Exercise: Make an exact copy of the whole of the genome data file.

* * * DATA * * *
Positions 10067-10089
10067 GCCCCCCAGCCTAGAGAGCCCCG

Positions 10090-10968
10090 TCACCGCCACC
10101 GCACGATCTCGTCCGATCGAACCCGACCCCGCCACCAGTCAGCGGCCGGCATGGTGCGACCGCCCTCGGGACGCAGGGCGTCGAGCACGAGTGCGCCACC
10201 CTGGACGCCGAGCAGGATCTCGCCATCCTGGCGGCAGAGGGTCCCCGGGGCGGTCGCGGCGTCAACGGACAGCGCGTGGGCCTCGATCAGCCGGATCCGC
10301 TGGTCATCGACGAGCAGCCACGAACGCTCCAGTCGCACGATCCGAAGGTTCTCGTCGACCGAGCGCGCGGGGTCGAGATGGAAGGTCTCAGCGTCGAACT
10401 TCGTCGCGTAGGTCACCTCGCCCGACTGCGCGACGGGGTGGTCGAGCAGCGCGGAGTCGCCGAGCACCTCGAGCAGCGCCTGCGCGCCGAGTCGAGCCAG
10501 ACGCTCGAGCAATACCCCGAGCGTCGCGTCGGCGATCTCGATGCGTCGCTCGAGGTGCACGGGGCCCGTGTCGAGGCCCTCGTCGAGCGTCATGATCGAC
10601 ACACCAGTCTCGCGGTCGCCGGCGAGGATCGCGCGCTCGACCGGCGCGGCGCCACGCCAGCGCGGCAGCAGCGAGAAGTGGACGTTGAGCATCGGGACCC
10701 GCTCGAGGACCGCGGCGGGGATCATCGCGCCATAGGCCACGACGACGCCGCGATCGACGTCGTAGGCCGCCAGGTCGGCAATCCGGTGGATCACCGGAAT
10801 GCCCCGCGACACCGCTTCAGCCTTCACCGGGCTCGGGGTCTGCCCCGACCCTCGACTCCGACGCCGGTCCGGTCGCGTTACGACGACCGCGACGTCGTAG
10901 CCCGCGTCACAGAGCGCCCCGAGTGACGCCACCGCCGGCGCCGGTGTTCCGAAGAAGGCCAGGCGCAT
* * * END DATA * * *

Positions 10067-10089
10067 GCCCCCCAGCCTAGAGAGCCCCG

Positions 10090-10968
10090 TCACCGCCACC
10101 GCACGATCTCGTCCGATCGAACCCGACCCCGCCACCAGTCAGCGGCCGGCATGGTGCGACCGCCCTCGGGACGCAGGGCGTCGAGCACGAGTGCGCCACC
10201 CTGGACGCCGAGCAGGATCTCGCCATCCTGGCGGCAGAGGGTCCCCGGGGCGGTCGCGGCGTCAACGGACAGCGCGTGGGCCTCGATCAGCCGGATCCGC
10301 TGGTCATCGACGAGCAGCCACGAACGCTCCAGTCGCACGATCCGAAGGTTCTCGTCGACCGAGCGCGCGGGGTCGAGATGGAAGGTCTCAGCGTCGAACT
10401 TCGTCGCGTAGGTCACCTCGCCCGACTGCGCGACGGGGTGGTCGAGCAGCGCGGAGTCGCCGAGCACCTCGAGCAGCGCCTGCGCGCCGAGTCGAGCCAG
10501 ACGCTCGAGCAATACCCCGAGCGTCGCGTCGGCGATCTCGATGCGTCGCTCGAGGTGCACGGGGCCCGTGTCGAGGCCCTCGTCGAGCGTCATGATCGAC
10601 ACACCAGTCTCGCGGTCGCCGGCGAGGATCGCGCGCTCGACCGGCGCGGCGCCACGCCAGCGCGGCAGCAGCGAGAAGTGGACGTTGAGCATCGGGACCC
10701 GCTCGAGGACCGCGGCGGGGATCATCGCGCCATAGGCCACGACGACGCCGCGATCGACGTCGTAGGCCGCCAGGTCGGCAATCCGGTGGATCACCGGAAT
10801 GCCCCGCGACACCGCTTCAGCCTTCACCGGGCTCGGGGTCTGCCCCGACCCTCGACTCCGACGCCGGTCCGGTCGCGTTACGACGACCGCGACGTCGTAG
10901 CCCGCGTCACAGAGCGCCCCGAGTGACGCCACCGCCGGCGCCGGTGTTCCGAAGAAGGCCAGGCGCAT